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7 Powerful Ways to Slay Your Saboteurs

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Recently I gave a short talk on slaying saboteurs. Since then, saboteurs has become one my most used and most favorite words.

One of the first things I became aware of when I was first introduced to yoga back in 2001, was that I had been living with self sabotaging, negative thoughts that had been playing in my head over and over again since before I could remember. They were limitations I put on myself to protect me from rejection and failure but what they really did was prevent me from taking advantage of opportunities, from taking chances, and from believing in myself.

Over the last 18 years of my yoga practice

I have remained aware of these recordings and even attempted to change them, but it really wasn’t until I read Shirzad Chamine’s book, Positive Intelligence that I came to realize how often these recordings still play in my mind and how they have affected my self-esteem and self-confidence. In fact, this very blog is 2 years in the making because I questioned whether I was good enough or smart enough to make it successful!

In his book, Chamine calls these lies we tell ourselves, saboteurs. While they’d like us to think they are protecting us, in fact, they’re doing just the opposite. They are preventing us from achieving our true potential, and ultimately these saboteurs lead to all kinds of negative feelings like fear, disappointment, guilt, shame, resentment, anger and on and on.

Our judge is at the center of our saboteurs and she is assisted by 9 other saboteurs I call accomplices, each with their own name and personality, and each on their own mission to bring us down. You can learn more about them and discover your top saboteurs on In the book, Chamine provides great strategies for slaying our saboteurs.

Here are 7 strategies that work great for me:

  1. Bring awareness to the negative dialogue. I learned early on in my yoga practice, awareness is half the battle. Once you become aware that your saboteurs are influencing you, you have the power to shift your thinking.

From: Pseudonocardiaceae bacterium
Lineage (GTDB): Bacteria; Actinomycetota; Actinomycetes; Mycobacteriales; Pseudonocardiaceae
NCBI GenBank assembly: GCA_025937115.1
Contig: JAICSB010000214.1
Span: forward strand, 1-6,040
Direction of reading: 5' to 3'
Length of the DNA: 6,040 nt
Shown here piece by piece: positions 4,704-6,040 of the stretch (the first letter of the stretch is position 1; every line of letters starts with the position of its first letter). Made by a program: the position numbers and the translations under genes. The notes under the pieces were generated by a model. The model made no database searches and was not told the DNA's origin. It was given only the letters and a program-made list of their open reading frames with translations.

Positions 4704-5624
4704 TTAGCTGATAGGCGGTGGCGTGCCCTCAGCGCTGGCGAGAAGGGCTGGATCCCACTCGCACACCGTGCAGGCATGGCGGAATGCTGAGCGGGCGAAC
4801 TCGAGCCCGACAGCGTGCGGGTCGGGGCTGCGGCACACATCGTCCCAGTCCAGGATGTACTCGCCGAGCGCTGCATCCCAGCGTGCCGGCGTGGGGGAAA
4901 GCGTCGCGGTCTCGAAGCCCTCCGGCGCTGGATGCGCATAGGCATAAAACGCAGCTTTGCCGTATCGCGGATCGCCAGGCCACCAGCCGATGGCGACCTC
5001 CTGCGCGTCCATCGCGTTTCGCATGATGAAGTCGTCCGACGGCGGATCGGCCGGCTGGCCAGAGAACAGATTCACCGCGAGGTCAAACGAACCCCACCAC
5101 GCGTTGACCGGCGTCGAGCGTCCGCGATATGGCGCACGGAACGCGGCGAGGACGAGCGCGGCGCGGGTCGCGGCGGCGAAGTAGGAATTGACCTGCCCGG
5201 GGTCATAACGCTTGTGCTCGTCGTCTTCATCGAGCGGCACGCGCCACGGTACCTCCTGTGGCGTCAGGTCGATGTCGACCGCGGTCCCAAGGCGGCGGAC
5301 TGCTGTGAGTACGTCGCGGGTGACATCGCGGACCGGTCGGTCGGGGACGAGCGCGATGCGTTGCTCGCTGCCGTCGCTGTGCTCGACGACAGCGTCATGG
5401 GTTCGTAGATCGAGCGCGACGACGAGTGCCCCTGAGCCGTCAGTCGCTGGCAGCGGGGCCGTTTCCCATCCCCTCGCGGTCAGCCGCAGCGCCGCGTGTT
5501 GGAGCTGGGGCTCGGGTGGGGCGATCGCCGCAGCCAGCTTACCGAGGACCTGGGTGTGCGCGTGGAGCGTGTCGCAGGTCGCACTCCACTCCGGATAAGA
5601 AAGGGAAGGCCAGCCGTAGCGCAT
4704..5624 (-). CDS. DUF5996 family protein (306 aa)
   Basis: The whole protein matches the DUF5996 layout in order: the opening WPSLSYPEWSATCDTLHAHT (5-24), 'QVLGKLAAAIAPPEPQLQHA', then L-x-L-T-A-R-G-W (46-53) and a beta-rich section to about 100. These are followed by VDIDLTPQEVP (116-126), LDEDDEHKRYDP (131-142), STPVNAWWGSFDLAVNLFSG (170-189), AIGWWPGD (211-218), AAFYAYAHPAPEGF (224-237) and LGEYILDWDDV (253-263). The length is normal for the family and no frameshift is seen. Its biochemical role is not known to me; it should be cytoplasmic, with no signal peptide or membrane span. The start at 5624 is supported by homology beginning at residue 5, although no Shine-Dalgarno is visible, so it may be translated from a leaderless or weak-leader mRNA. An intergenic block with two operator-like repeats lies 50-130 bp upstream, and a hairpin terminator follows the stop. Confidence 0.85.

2. Notice and name them. When you begin to notice your saboteur’s powers, use visualization to see your saboteur. Imagine if they are male or female. Who knows, maybe they’re even supernatural. Imagine all the details about their appearance like their height, hair color, skin color, what they’re wearing etc. Next, give your saboteur a name. The mere act of creating a being outside of yourself weakens their power over you.

  3. Breathe and come back into your body. When you feel the emotion of your saboteur arise, bring breath into your awareness. Take long slow inhales and exhales and notice your chest expand and contract as you do so. Then wiggle your fingers and your toes and simply notice what it feels like as the calmness begins to take over.

  4. Count back. Mel Robbins wore an entire book around this. Counting back slows your mind and can be enough of a distraction to change your thinking. Try counting 5-4-3-2-1 and say, “Right now, this is enough.”

  5. Get curious about what’s happening. This is one of my personal favorites. Chamine talks about becoming an anthropologist. When you become uncomfortable, go into discovery mode. Step outside of the situation and ask yourself, “What is it about this situation that I need to understand more?” Or “What is the other person perceiving that I am not?”

  6. Employ empathy. If they feel good, you feel good. Is fighting for and winning that parking space really going to make you feel better or is it possible that you’ll feel better “giving it” to the other person?

  7. Flash Forward. Ever hear the statement, nobody on their deathbed ever said, “I wish I had spent more time at the office”? Can you fast forward to the end of a difficult situation and ask yourself, “How do I want this other person (my client, teammate or friend) to feel at the end of this?” Then ask yourself, “What actions do I need to take to make that happen?”

None of these things are easy. In fact, some of them probably feel a bit weird and uncomfortable (cue the visualization), but with practice and commitment, you can shift the negative dialogue to dialogue that is empowering, the kind of dialogue that makes you feel happy, strong and in control. The key is to take the first step and don’t give up. Try. Then fall, and try again. It takes 21 days to form a habit and even then you’ll do great for a while before you fall down again, but each time you get back up, it will get a little easier to get back into the habit and to stay with it.

This book and these ideas have changed my life and I hope they’ll create a positive change for you as well.


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